The alumnus revealed that one of his colleagues, who wanted to go to the United States, sparked his interest in moving overseas.
In 1997, a group of British nurse managers visited the country to expand their workers in the United States and the United Kingdom.
Along with his colleague, Paquiz took a leap of faith and pursued this endeavor. He then went to the panel interview in Ayala, Makati City, where he met other applicants from around the country, estimated to be around 22,600.
“I was one of the lucky 17 [to be deployed overseas], and out of that lucky 17, I was the only one who wanted to work in the cancer unit because most of them wanted to be in the medical-surgical [unit],” he revealed.
His decision to be involved in the cancer unit stems from his own experiences as a young adult. For him, it is an honor to look after those who feel isolated because of their health conditions.
Paquiz knew that not everyone has the time to look after their sick family members. The nurse hoped that with every patient he attended to, he touched their lives through his unwavering service, just like how he cared for his grandmother.
Due to varying cultures and cold climate in London, he noted that his first years in London were a strange adjustment. But like the fighter he is, the medical practitioner embraced change and went on to care for his patients.
“Nobody would remember how quickly you have completed a certain task, but how you made them feel, they will always remember that, so that is the kind of mantra I’m following,” the devoted nurse said.
Coming from a warm and genuine place, he highlighted that nurses should prioritize making their patients feel seen and heard instead of merely fulfilling their duties.
Bringing Filipino pride overseas
Now working as a ward manager at Guys and St Thomas NHS Foundation Trust, Paquiz is the first Filipino nurse to receive the Florence Nightingale medal in 2018.
Coincidentally, he works at the hospital where Nightingale established her first nursing school in 1859.
The award is given to those who live up to the values and standards of modern nursing pioneer Florence Nightingale. The luminary remains to be the inspiration of nurses all around the world, including Paquiz.
The ward manager shared that the process was tedious and composed of nominations from various people, including patients and colleagues. Once shortlisted, the International Committee of the Red Cross (ICRC) will send nominees to King’s College University, where they will study extensively and must pass the pre-requisites.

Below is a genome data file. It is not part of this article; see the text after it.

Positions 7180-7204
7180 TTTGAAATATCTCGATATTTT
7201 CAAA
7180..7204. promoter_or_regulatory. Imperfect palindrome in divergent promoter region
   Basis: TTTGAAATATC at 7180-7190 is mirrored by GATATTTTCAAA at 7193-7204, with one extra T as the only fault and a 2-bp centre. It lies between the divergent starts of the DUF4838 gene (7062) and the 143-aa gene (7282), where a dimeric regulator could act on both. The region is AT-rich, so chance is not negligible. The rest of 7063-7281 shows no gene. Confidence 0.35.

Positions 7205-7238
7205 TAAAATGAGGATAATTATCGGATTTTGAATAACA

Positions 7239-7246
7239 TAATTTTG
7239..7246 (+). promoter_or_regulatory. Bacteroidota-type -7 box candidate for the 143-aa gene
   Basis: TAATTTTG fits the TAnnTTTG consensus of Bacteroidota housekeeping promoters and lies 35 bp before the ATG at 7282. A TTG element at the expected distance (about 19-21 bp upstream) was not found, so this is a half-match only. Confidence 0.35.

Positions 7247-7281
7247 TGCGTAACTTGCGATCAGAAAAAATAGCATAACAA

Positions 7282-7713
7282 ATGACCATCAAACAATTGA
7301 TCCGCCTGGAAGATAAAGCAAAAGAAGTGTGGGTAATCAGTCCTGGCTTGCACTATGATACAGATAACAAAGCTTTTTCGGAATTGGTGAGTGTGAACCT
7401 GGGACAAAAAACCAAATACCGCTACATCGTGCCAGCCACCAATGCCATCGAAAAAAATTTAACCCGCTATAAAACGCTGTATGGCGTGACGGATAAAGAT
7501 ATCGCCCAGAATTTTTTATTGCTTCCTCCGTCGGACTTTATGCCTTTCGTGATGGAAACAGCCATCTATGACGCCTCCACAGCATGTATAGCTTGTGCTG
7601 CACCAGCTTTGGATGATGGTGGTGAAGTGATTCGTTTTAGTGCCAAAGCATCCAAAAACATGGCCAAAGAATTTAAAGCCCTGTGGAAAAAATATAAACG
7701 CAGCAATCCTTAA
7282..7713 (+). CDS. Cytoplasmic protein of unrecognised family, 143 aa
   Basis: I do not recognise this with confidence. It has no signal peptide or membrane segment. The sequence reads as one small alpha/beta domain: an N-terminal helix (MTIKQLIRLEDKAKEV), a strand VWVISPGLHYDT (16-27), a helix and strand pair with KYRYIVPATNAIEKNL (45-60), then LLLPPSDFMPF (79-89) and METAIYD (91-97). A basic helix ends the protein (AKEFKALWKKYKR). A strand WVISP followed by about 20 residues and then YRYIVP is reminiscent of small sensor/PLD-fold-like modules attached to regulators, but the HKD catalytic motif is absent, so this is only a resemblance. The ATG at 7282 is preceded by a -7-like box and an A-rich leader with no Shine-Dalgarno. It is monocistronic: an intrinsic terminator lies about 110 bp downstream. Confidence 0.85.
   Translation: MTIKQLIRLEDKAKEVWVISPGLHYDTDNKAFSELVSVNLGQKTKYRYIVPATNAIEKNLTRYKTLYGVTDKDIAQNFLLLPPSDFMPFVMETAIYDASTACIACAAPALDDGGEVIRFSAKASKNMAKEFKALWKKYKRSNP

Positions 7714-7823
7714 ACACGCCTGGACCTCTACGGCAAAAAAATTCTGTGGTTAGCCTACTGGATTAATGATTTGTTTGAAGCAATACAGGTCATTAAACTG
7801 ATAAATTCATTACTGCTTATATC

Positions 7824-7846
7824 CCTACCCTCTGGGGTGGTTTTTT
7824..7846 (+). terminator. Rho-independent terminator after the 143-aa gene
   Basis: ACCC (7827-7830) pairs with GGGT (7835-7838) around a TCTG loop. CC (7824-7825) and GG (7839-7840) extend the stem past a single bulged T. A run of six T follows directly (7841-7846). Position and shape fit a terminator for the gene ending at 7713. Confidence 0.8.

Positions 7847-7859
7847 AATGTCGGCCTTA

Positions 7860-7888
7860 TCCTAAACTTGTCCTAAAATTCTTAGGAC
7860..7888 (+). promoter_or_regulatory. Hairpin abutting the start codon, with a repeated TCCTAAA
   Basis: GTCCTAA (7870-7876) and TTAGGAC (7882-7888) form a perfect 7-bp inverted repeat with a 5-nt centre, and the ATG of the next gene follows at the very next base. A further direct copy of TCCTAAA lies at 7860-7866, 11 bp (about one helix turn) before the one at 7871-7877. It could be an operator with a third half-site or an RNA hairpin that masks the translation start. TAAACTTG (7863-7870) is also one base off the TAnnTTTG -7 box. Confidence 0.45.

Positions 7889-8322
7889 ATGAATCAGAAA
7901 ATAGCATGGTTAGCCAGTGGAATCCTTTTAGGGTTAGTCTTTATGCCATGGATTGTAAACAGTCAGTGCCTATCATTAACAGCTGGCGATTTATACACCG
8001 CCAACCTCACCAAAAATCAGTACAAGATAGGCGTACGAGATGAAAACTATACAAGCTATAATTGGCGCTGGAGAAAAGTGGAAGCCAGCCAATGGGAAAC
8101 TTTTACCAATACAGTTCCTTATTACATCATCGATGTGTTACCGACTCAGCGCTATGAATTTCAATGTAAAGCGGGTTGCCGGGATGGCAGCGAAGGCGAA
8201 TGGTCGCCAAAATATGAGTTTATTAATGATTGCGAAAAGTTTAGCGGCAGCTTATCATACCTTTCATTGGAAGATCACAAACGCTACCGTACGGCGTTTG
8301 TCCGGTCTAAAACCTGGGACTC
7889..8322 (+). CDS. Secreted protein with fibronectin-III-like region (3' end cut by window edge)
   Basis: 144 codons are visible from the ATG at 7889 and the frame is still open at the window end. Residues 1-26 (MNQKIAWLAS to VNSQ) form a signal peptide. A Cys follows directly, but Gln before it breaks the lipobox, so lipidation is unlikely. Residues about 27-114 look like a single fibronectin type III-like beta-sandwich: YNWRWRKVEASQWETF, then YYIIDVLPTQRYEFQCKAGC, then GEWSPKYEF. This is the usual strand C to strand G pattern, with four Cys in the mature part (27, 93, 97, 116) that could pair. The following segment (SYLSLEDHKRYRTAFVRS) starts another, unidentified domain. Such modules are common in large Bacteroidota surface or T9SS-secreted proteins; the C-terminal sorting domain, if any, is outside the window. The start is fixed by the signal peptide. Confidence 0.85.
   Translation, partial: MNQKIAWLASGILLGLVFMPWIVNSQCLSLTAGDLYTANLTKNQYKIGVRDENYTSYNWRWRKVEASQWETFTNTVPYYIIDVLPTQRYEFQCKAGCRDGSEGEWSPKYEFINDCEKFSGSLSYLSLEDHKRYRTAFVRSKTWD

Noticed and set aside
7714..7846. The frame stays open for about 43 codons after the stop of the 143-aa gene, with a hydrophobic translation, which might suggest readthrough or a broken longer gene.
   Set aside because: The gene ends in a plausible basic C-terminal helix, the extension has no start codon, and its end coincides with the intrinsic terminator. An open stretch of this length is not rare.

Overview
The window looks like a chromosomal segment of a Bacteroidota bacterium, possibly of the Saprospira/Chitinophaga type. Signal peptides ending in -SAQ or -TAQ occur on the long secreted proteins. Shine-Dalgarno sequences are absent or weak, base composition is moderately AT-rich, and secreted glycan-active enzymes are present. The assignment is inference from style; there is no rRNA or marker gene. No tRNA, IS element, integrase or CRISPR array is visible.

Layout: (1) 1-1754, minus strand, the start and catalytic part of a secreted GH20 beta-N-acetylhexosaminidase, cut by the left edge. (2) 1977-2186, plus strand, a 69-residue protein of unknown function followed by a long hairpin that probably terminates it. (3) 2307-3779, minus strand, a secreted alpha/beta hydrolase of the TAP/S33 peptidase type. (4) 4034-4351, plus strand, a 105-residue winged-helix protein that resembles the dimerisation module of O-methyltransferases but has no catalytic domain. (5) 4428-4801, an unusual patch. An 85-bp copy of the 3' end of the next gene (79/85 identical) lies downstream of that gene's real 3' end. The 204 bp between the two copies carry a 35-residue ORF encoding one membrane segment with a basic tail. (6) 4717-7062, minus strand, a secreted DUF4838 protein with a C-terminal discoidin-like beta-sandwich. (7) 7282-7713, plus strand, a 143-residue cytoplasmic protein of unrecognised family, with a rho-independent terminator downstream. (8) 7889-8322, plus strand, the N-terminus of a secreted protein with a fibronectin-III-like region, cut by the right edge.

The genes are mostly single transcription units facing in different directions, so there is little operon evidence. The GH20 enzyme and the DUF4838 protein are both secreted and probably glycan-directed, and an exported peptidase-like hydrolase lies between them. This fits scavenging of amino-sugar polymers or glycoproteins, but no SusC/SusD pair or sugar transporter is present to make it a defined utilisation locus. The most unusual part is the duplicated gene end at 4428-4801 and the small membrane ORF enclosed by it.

“It’s a nomination coming from different people, and they shortlisted it up to a hundred of so many thousands… And yeah, I’m just so grateful,” he said.
While others consider this the highlight of his nursing career, Paquiz remains humble and timid towards his achievement. He prefers to keep his life private, including the prestigious accolade.
“I don’t want to sound so proud... there will be more people receiving this award. I did not even mention it to my mom and dad,” he revealed.
Despite being coy about the award, Paquiz is well-aware of the impact of his achievements on Filipino student nurses searching for role models to look up to.
“Don’t give up on your dreams. Aim high and hit the mark. If my story could inspire my first-year or second-year nursing student who would like to give up on nursing, I’m happy to be interviewed a hundred times for the sake of the next generation of nurses,” Paquiz highlighted.
With the rise of technology in the world of modern nursing, Paquiz asserted that medical practitioners should not solely rely on technological devices when taking care of sick patients.
“Human touch cannot be substituted with human machinery. Be a human being that touches the human soul. You could not fake a genuine heart... you could not fake real kindness because during your lapses, the real you will come out,” he said.
The esteemed guest returned in thy happy halls for the annual Alumni Homecoming held at the FEU Grounds last December 3 after many years of being invited by fellow batchmates.
Paquiz is living proof that one can indeed achieve anything one wishes to pursue, an over-sentimental remark that people nowadays find hopeless to recreate. But his story, unlike others, was indisputably brutal—and instead of giving up, he chose to rely on hard work and chase after his dreams. This serves as a reminder to aspiring nurses that what one reaps is truly what one sow.
(Photos by Euxim Garcia/FEU Advocate)